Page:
Stronghold Crusader 2 is the more than a decade in the making sequel to the popular “CastleSim” Stronghold Crusader. Set in the Middle East during the Crusades, the game allows the player to take control of both Crusaders and Arabic forces as they do battle for dominance across the desert terrain. SC2 is not a game without its flaws, but it was very appealing to the RTS fan in me and will ultimately be quite delightful to anyone else who grew up playing any of the classic RTS games.
With Stronghold Crusader 2, there’s not so much a plot as opposed to a series of battles you must win which are referred to as ‘Skirmish Tales’ in the game. In essence, you are tasked as either a Crusader or an Arabic general, depending on the Tale, and you must complete three missions per Tale, each with a different handicap that you must work through. Both sides have their own unique units that will help you pulverize your opponent while each mission’s handicap has you at an obvious disadvantage that you must overcome.
No RTS would be complete without the actual ‘Skirmish’ section of the game where you pit yourself against your choice of foes on your choice of map in a deathmatch. Stronghold Crusader 2 also features an online component where you can fight another human player or you can pair up with another player in team warfare. They also included a feature where you can build or play on other community member’s maps as well as a feature they’ve entitled ‘Sandbox’, where you can build your town and castle as neatly and however you see fit since there are no enemies, just an area to show off your building prowess.
“… it was very appealing to the RTS fan in me and will ultimately be quite delightful to anyone else who grew up playing any of the classic RTS games.”
If you’ve ever played other RTS series like Age of Empires or Command and Conquer, you’re going to slide right into Stronghold Crusader 2 with ease. The controls are familiar as is the gameplay, allowing any RTS fan to pick and play. They have added a variety of unique units that can add to your strategy when playing, as AI opponents will specialize in different units, making their armies either easy to defeat or frustratingly tough. This adds depth to the single player missions too, as you may only be able to make a few special units while the other side has an army of them.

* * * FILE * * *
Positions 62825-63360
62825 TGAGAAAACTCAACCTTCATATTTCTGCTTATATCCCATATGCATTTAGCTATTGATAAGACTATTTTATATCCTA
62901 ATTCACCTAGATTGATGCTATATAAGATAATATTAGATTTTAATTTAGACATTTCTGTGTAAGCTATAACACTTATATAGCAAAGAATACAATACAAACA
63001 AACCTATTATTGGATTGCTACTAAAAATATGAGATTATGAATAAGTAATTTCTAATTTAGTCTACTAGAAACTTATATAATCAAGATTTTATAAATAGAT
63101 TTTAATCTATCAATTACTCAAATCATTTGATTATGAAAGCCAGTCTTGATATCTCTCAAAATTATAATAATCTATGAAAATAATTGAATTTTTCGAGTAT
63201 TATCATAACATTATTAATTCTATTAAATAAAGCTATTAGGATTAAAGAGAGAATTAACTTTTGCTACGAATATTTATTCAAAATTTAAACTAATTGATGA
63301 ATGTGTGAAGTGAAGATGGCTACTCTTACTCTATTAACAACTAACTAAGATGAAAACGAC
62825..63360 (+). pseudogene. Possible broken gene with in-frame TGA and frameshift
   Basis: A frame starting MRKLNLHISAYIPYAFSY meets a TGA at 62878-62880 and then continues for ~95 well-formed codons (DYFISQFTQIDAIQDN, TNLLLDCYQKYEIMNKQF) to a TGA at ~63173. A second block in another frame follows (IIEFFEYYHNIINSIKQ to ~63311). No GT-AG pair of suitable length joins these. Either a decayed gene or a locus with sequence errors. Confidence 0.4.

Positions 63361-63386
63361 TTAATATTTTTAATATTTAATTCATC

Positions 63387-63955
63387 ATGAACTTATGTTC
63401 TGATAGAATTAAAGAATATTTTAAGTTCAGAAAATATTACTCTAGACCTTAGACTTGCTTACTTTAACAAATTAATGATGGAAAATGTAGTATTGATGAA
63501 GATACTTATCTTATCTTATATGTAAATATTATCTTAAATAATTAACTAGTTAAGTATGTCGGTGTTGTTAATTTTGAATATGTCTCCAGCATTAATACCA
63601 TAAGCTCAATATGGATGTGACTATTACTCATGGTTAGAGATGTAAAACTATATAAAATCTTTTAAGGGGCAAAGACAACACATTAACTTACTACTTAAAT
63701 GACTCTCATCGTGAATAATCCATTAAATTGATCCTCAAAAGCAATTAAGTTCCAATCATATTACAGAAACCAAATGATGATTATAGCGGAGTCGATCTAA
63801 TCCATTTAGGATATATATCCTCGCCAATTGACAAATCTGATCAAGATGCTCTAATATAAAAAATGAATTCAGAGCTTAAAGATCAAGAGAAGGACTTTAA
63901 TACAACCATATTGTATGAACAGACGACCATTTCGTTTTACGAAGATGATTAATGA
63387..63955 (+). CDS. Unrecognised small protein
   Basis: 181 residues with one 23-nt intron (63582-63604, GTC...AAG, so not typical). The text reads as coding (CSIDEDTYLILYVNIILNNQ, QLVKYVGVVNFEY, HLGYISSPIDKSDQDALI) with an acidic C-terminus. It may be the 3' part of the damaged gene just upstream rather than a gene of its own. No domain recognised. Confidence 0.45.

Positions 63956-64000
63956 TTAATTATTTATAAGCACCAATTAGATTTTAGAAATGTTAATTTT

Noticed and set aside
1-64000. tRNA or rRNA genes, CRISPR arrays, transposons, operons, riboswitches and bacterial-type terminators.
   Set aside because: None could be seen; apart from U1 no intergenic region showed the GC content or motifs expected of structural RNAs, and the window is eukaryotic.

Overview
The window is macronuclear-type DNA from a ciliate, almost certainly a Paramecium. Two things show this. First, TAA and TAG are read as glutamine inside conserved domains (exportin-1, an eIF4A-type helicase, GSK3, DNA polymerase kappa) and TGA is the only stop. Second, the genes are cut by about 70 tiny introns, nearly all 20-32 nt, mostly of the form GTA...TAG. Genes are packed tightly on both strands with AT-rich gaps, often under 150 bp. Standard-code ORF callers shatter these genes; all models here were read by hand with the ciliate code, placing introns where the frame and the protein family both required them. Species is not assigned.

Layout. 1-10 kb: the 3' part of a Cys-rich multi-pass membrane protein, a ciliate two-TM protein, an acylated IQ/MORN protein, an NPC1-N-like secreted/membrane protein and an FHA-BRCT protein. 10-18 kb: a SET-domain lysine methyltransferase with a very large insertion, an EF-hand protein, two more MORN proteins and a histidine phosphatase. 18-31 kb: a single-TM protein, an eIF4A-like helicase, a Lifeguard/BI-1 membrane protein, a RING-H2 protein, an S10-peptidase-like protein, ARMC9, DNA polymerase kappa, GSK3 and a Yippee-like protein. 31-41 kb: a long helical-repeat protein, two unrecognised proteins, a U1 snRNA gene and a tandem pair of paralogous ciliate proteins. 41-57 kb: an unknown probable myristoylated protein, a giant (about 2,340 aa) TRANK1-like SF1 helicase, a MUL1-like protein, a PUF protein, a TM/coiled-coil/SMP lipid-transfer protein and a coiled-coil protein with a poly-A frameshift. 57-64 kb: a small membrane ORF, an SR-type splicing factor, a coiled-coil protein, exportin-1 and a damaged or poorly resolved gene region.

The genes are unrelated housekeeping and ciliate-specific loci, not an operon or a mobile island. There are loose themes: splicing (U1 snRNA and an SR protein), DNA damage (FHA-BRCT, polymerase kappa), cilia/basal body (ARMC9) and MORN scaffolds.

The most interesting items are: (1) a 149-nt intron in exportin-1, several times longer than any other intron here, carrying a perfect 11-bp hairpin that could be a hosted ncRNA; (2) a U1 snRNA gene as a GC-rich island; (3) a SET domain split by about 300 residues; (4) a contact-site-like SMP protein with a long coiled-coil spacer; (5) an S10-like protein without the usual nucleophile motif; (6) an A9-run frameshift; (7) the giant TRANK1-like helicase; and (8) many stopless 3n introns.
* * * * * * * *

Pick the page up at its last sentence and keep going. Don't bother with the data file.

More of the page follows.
Their deathmatch maps are also quite extensive with each of them having unique factors to challenge the player whether its minimal resources, choke points or having higher ground, amongst others. The maps also add to the multiplayer battles as well, as those sometimes have a tendency to turn into who can build the most units the fastest.
While Stronghold Crusader 2 is an RTS, the game focuses mostly on the skirmish aspect of the game. You do need to build your town and gather resources, but the economy and government aspects are decidedly secondary as the focus of each map is clearly the battlefield. This works pretty well for the ‘Skirmish Tales’ part of the game since you’re already saddled with a handicap so your town or battle camp is usually already built for you, so the economic side doesn’t play as big a factor. In the other modes of play, however, this does make for some exciting play as you pretty much have to try to blitzkrieg your opponent but it also becomes a hindrance the longer the match continues. While you have many resources to mine and buildings to erect, your troops all require gold, the one resource you cannot mine. This does add a level of strategy to your all out wars, but if you don’t crush them in that initial strike, the matches will be very long and arduous.
Ultimately, Stronghold Crusader 2 is a lot of fun and I plugged many hours into it, often times not realizing how long it had actually been. However, as the hours ticked on, I found myself noticing what I mentioned above. I found myself enjoying it so much due to its similarities to other RTS series, Age of Empires in particular, a game that was last seen almost as long ago as the first Stronghold Crusader. Yes, the graphics are better as are the battles, but I couldn’t help but feel that my enjoyment of the game was perhaps somewhat rooted in nostalgia. Whether or not you should pick this game up will hinge on if you’re willing to pay the price for a better looking version of a game you will feel like you’ve played before. After tackling Stronghold Crusader 2, I would have to say that I certainly would.